Lincoln Kirstein,1907-1996

Portrait by William Vasillov

Lincoln Kirstein was well-to-do, received a superior education, had a passionate interest in the arts, and was well-connected socially. He could easily have led a comfortable Manhattan life as a minor patron of the arts. Instead he marshaled his considerable energy, intellect, and organizational skills to serve the art world as an extraordinary facilitator and a tireless proselytizer.

Kirstein was born in 1907 and grew up principally in Boston. He attended Harvard University where, with classmates, he founded the influential literary magazine Hound & Horn, and the Harvard Society of Contemporary Art, forerunner of the Museum of Modern Art.

Moving to New York, he pursued what would probably be the effort for which he is most widely know, the ballet. Kirstein is the man who brought George Balanchine to America (1933); together they elevated American dance to a high art, saving it from a vaudeville existence. First establishing a solid base in the School of American Ballet (1934), they later founded the New York City Ballet (1948).

Nurturing this company and making it possible for Balanchine to develop a style and repertory uniquely American was Kirstein’s principal preoccupation for six decades. But his “outside” interests were many and varied.

  • He championed the art of Pavel Tchelitchev and Elie Nadelman, writing monographs, museum catalogues, and eventually books on both artists (1994 and 1974).
  • He was an early advocate of photography as a serious contemporary art form, recognizing especially the work of Walker Evans and Henri Cartier-Bresson.
  • Pursuing an interest in Japanese art, he lived briefly in Japan and eventually was instrumental in bringing both Gagaku and Kabuki to New York (1959, 1960).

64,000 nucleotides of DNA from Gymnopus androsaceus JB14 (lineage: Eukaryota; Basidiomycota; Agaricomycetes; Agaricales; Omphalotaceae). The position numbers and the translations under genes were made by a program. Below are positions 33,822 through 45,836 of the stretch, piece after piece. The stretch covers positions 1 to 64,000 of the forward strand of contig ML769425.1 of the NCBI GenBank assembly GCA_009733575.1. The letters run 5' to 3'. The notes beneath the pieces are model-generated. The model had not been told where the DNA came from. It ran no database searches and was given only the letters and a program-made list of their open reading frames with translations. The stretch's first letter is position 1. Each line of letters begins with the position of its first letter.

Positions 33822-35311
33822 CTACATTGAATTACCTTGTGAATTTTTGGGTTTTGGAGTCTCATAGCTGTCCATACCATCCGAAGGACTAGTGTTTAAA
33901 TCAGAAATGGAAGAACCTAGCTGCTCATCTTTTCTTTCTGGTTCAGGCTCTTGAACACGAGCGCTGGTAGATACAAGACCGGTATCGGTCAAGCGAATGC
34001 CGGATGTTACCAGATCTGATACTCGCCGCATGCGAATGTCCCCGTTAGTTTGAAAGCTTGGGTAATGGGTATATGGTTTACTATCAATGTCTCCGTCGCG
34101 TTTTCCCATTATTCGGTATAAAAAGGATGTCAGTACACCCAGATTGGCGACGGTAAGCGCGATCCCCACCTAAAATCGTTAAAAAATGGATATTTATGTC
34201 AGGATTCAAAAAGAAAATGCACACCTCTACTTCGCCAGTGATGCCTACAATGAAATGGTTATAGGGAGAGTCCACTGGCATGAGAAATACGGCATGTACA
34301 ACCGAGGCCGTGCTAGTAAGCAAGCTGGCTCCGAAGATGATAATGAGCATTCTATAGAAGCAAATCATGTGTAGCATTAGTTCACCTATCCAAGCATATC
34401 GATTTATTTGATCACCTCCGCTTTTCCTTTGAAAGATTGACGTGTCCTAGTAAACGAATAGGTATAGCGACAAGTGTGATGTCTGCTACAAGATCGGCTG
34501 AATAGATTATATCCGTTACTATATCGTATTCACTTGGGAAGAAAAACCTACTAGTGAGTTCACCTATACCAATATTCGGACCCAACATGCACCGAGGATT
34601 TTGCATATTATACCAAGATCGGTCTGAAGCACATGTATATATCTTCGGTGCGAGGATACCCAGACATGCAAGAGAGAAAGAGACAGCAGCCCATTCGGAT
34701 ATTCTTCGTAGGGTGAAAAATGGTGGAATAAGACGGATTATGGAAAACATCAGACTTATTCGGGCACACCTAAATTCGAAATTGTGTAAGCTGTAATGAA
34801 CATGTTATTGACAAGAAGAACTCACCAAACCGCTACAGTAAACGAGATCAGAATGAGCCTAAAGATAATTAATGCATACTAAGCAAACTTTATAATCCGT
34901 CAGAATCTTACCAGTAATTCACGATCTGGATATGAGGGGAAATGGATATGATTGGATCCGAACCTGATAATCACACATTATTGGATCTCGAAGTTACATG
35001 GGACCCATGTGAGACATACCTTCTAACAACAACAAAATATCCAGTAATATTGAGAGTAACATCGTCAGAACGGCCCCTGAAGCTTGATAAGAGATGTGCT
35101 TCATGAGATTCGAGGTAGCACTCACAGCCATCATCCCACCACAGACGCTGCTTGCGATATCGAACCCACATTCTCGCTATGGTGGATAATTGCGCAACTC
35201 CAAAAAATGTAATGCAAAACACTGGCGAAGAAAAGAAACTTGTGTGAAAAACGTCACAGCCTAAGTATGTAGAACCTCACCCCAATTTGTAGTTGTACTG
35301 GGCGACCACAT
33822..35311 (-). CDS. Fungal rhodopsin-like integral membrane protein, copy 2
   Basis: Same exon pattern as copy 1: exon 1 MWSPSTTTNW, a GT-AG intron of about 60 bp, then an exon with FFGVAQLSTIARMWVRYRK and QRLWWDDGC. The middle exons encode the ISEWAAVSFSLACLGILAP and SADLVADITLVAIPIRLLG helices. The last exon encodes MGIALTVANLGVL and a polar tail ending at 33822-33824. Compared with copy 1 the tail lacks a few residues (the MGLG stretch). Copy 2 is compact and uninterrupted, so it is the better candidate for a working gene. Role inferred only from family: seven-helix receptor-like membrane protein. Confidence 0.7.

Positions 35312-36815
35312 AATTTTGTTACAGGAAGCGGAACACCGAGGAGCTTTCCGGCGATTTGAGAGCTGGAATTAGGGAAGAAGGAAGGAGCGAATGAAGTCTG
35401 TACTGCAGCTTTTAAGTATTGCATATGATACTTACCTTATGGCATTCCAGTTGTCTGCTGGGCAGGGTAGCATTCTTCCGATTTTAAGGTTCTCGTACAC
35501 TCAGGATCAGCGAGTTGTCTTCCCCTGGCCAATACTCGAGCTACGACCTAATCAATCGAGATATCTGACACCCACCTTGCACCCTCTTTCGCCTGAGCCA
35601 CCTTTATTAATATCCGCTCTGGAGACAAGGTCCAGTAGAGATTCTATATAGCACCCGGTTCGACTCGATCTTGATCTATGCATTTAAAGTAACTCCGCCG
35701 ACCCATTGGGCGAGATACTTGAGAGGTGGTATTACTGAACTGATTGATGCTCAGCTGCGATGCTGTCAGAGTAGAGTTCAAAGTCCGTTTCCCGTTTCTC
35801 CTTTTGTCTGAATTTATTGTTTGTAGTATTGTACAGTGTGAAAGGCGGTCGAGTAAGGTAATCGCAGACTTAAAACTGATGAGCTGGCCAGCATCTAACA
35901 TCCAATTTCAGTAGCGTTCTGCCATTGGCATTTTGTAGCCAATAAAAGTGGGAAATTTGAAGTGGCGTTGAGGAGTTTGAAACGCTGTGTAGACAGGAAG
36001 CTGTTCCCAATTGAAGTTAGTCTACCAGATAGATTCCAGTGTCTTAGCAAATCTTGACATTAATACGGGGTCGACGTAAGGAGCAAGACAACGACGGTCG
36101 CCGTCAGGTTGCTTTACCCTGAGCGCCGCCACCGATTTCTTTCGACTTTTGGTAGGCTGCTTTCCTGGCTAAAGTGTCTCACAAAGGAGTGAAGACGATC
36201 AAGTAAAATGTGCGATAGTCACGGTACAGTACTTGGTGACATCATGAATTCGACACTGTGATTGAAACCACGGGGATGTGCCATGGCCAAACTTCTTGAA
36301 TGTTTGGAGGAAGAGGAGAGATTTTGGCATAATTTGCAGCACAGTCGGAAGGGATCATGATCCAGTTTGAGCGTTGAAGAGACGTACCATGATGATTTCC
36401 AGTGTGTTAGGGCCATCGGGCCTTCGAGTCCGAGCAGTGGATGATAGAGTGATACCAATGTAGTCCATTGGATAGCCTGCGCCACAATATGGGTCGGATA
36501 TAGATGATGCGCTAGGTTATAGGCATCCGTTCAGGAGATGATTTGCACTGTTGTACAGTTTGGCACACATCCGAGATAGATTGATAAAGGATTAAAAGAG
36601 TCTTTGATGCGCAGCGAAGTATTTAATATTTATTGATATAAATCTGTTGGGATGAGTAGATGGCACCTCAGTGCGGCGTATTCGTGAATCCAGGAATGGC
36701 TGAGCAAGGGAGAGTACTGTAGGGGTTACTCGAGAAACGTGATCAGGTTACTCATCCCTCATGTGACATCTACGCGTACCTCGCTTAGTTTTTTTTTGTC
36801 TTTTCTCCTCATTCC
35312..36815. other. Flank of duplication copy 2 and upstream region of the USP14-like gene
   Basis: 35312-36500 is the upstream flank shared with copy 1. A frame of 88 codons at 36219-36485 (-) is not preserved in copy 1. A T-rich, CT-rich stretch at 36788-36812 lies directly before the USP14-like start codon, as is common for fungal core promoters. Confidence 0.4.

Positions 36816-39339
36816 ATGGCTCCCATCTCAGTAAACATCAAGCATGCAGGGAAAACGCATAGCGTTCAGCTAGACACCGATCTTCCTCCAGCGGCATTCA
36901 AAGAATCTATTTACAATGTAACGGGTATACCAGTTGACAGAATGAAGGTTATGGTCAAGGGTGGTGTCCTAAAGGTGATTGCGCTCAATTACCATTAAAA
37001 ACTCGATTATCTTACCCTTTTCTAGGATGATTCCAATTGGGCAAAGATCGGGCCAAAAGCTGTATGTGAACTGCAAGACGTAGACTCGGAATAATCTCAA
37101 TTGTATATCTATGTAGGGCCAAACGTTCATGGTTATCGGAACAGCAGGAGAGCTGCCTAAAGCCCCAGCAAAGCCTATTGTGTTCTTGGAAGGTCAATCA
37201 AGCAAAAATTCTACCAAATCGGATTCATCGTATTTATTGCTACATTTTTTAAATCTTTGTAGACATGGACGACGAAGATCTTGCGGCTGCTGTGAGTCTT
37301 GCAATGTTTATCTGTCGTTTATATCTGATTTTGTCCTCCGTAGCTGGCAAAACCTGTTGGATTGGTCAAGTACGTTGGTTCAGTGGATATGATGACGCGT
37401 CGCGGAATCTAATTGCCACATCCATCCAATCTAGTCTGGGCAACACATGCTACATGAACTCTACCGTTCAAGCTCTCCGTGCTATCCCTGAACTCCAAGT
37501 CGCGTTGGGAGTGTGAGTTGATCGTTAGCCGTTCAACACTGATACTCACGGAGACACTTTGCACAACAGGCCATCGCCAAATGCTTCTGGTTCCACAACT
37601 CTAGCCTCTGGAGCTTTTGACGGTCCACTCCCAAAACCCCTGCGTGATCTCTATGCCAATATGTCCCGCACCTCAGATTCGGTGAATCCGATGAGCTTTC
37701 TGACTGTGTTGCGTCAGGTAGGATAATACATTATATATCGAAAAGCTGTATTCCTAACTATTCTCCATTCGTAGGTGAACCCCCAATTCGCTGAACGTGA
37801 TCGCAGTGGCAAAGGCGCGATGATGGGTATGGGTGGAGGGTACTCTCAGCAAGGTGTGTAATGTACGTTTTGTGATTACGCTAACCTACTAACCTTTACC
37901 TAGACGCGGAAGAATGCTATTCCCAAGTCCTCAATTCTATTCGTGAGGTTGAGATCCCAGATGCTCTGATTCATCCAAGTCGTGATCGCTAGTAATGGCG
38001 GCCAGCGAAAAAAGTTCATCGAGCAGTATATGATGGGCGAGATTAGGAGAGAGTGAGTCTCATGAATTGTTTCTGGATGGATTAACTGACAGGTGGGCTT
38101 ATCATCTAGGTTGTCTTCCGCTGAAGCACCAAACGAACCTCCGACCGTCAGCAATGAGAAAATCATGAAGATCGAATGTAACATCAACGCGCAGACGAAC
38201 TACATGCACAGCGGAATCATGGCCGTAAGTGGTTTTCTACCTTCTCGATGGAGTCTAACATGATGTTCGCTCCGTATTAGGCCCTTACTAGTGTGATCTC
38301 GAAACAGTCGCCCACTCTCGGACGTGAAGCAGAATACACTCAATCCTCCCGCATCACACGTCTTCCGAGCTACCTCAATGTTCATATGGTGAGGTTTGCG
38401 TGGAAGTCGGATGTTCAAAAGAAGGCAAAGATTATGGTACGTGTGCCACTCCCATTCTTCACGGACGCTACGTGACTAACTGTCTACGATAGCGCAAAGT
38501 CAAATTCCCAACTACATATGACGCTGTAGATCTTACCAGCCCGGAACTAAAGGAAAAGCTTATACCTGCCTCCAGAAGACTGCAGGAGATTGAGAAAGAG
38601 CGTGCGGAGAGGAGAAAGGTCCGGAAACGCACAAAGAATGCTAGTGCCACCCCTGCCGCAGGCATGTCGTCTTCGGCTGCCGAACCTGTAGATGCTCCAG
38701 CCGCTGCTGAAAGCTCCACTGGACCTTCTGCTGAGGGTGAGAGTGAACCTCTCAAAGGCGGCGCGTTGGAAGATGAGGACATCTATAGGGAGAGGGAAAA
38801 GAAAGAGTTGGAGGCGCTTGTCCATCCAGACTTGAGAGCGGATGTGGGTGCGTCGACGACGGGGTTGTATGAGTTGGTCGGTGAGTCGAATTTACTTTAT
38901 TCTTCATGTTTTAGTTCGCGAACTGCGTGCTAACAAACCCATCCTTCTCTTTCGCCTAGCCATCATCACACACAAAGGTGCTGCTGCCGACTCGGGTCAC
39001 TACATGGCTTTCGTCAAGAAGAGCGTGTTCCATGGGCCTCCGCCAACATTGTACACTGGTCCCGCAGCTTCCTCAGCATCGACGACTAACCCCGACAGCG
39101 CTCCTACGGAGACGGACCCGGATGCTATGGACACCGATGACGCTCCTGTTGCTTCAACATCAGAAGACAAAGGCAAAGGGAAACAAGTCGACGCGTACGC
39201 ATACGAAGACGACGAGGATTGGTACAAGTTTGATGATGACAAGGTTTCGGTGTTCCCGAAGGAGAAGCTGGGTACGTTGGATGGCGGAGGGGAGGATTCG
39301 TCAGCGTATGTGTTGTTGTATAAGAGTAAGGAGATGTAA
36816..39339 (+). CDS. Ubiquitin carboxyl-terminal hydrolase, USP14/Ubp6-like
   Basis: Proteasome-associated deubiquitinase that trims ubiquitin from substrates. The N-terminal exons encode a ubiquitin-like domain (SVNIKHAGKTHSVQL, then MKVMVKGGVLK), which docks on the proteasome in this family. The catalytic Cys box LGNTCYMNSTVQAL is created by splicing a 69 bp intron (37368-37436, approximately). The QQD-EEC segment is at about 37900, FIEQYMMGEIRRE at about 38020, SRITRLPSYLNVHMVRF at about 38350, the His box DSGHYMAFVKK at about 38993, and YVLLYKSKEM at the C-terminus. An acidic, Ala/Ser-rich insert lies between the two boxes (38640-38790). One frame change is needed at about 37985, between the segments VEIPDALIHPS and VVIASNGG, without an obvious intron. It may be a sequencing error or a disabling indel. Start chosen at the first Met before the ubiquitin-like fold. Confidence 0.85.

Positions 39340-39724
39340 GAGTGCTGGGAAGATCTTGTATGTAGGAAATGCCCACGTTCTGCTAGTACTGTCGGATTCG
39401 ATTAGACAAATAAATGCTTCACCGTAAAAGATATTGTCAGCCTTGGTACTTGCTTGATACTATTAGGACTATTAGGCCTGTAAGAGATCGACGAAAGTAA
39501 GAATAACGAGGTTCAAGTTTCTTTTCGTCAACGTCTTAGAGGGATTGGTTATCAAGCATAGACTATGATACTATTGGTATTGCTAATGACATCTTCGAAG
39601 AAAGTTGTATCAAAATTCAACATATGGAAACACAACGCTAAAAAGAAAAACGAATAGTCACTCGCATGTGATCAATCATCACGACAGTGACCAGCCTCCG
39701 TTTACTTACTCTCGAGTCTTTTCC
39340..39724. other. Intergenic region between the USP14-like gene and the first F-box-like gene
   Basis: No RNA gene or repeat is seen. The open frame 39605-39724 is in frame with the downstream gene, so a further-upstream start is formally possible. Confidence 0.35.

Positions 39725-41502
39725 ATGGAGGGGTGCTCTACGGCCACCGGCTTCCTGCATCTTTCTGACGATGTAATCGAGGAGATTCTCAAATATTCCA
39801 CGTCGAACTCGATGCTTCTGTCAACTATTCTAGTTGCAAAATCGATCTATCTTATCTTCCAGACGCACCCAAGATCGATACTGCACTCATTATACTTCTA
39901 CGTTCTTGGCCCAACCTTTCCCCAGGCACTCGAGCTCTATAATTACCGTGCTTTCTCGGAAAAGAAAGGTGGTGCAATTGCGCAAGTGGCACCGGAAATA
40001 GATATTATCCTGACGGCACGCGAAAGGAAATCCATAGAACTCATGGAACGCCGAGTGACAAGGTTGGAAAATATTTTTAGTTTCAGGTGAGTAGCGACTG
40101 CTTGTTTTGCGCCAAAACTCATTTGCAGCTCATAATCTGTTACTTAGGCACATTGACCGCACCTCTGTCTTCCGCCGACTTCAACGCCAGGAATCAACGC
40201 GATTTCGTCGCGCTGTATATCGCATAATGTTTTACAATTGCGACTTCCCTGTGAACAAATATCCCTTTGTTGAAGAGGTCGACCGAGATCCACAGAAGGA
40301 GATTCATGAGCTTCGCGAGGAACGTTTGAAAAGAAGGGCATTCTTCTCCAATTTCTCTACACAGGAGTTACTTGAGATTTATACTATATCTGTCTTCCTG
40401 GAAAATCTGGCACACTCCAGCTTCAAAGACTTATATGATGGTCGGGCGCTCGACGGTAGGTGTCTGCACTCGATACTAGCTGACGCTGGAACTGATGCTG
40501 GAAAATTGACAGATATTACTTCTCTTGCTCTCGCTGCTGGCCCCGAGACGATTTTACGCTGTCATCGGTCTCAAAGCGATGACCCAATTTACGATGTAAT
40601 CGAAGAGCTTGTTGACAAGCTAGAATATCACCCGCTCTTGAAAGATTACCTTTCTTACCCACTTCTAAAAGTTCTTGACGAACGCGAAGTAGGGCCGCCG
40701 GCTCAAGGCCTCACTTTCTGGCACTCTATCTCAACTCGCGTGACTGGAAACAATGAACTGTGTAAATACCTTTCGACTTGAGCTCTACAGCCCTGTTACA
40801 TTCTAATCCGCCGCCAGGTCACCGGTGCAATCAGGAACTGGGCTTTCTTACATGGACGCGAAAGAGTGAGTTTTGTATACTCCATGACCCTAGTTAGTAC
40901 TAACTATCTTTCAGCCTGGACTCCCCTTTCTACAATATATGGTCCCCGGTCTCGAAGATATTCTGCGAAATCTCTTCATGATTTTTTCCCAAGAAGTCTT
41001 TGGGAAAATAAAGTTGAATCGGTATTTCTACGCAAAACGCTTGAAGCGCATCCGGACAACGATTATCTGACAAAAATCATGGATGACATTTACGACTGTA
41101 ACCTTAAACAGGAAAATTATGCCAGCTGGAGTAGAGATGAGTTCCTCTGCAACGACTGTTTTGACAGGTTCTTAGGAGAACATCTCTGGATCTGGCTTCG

• He helped found the American Shakespeare Festival in Stratford, Connecticut (1955) and produced A Midsummer Night’s Dream for its first season.
  • He was active in the American Dressage Institute.
  • Among his many books was a history of the New York City Ballet on its 25th anniversary (1973) which he updated on the 30th (1978).
  • Committed to the U.S. civil rights movement, he marched in Alabama (1965).
  • Serving in the U.S. Army in World War II, he drew upon his experiences for a book of poems, Rhymes of a Pfc (published 1964).
  • He produced The Play of Daniel with Noah Greenberg’s Pro Musica Antiqua (1950s).
  • He worked with old friends Nelson Rockefeller and Philip Johnson to build the New York State Theater at Lincoln Center (opened 1964).

Kirstein's main focus, however, was always Balanchine – and New York City Ballet and the School of American Ballet. With incredible foresight and perspicacity he forged these two organizations – nearly single handedly it often seemed and against great odds – into permanent cultural institutions with independent viability that would outlast its founders.